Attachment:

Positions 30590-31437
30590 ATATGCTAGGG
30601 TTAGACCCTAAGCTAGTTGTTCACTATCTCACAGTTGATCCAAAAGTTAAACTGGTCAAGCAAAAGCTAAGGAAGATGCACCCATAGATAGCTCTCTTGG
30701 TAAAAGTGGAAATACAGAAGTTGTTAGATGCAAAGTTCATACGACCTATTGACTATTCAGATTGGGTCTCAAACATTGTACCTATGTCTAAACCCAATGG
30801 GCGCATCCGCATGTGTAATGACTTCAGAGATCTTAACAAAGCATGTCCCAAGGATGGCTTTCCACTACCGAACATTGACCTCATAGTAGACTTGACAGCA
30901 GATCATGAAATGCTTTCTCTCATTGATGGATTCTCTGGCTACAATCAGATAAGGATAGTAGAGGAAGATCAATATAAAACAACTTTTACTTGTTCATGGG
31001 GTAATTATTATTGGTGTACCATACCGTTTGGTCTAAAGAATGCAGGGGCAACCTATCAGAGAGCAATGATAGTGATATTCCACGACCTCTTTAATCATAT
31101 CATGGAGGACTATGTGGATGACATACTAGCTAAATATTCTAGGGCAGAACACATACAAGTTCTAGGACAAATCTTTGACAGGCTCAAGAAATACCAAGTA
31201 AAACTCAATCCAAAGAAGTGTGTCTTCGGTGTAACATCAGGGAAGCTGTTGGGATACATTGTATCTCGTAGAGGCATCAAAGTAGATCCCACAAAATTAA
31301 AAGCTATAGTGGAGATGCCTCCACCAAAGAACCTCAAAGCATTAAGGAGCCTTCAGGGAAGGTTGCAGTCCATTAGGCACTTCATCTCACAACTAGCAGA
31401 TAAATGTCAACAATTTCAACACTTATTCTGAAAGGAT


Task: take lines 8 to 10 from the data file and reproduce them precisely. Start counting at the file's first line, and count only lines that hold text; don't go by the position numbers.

31101 CATGGAGGACTATGTGGATGACATACTAGCTAAATATTCTAGGGCAGAACACATACAAGTTCTAGGACAAATCTTTGACAGGCTCAAGAAATACCAAGTA
31201 AAACTCAATCCAAAGAAGTGTGTCTTCGGTGTAACATCAGGGAAGCTGTTGGGATACATTGTATCTCGTAGAGGCATCAAAGTAGATCCCACAAAATTAA
31301 AAGCTATAGTGGAGATGCCTCCACCAAAGAACCTCAAAGCATTAAGGAGCCTTCAGGGAAGGTTGCAGTCCATTAGGCACTTCATCTCACAACTAGCAGA